50 years ago, the safety of artificial sweeteners was fiercely debated

Excerpt from the October 26, 1968, issue of Science News

tea cup

THE SWEET LIFE  Artificial sweeteners can enhance taste without piling on extra calories, but the sugar substitutes may have some unintended negative effects.


Science News cover from October 26, 1968Safety challenged —

Americans consume 8,000 tons of artificial sweeteners every year …confident that the chemical sweeteners are safe. Manufacturers insist that they are; the sugar industry … insists they are not.… [B]oth camps swamped FDA with detailed evidence pro and con. — Science News, October 26, 1968


Let’s not sugarcoat it: The debate isn’t over. Fifty years ago, the Food and Drug Administration said there was no evidence of health hazards from cyclamates, one type of sweetener. Since then, various sweeteners have become ubiquitous in sodas, reduced-calorie yogurts and more. A 2014 study in mice and humans revealed that saccharin may alter the gut microbiome, mucking with the body’s ability to use glucose (SN: 10/18/14, p. 6). Another study suggested that artificial sweeteners in diet sodas might encourage overeating by interfering with how the brain keeps tabs on calories (SN: 7/14/12, p. 14). These studies hint that artificial sweeteners may actually promote diabetes and obesity — the exact opposite of what’s intended.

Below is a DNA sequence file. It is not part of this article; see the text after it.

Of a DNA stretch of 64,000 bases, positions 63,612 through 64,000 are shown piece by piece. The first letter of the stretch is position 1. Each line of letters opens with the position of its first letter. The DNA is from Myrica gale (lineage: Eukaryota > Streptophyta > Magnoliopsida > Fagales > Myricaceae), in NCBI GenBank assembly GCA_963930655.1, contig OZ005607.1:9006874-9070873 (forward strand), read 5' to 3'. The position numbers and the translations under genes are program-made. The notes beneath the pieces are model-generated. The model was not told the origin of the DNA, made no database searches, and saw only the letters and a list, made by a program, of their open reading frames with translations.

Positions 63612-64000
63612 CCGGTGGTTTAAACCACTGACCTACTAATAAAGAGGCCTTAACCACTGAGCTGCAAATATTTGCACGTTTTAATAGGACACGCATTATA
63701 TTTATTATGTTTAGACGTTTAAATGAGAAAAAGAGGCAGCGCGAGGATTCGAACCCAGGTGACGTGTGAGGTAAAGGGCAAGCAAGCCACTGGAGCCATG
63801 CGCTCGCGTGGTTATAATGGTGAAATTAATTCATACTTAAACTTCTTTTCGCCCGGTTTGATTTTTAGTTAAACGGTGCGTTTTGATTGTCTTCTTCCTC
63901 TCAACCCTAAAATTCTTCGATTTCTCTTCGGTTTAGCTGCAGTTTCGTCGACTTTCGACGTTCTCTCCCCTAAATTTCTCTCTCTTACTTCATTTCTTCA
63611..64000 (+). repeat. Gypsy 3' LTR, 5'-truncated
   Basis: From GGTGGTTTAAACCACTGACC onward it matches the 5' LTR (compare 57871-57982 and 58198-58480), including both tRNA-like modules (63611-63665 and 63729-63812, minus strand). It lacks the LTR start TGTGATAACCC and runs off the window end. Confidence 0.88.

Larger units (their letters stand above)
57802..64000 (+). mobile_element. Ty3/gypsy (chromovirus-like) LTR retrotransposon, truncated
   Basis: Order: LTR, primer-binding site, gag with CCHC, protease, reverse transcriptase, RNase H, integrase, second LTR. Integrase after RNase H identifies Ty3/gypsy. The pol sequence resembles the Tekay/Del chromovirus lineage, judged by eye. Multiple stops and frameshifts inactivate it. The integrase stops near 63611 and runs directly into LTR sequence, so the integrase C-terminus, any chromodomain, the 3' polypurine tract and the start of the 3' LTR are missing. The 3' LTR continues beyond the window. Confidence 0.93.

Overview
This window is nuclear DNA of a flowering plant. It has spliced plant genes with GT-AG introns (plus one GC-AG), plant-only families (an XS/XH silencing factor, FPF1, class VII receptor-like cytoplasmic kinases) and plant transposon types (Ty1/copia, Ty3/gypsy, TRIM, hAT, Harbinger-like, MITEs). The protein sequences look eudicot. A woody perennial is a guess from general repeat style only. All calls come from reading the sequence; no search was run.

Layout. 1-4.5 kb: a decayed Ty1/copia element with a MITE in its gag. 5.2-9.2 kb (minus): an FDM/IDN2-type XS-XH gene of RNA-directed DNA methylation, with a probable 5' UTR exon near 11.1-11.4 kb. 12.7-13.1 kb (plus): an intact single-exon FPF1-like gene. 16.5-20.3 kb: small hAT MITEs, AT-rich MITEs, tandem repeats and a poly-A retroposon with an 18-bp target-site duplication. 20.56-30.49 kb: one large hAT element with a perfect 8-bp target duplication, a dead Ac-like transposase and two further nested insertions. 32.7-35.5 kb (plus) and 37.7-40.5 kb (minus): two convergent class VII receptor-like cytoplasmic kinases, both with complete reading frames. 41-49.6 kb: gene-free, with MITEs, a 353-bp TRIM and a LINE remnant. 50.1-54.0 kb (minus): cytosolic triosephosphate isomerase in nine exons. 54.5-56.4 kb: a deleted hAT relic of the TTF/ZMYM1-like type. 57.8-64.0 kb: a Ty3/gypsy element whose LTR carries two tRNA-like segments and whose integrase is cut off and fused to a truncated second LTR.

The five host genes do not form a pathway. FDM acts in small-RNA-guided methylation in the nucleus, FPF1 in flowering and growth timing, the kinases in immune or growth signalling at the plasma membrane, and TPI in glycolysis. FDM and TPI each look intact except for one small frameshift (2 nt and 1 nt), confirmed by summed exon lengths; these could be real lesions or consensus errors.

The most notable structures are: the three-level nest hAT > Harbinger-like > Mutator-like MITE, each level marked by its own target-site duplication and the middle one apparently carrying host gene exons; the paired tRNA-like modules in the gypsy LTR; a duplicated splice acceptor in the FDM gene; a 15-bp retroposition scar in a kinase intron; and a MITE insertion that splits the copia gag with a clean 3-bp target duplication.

Physics writer Emily Conover has a Ph.D. in physics from the University of Chicago. She is a two-time winner of the D.C. Science Writers’ Association Newsbrief award.

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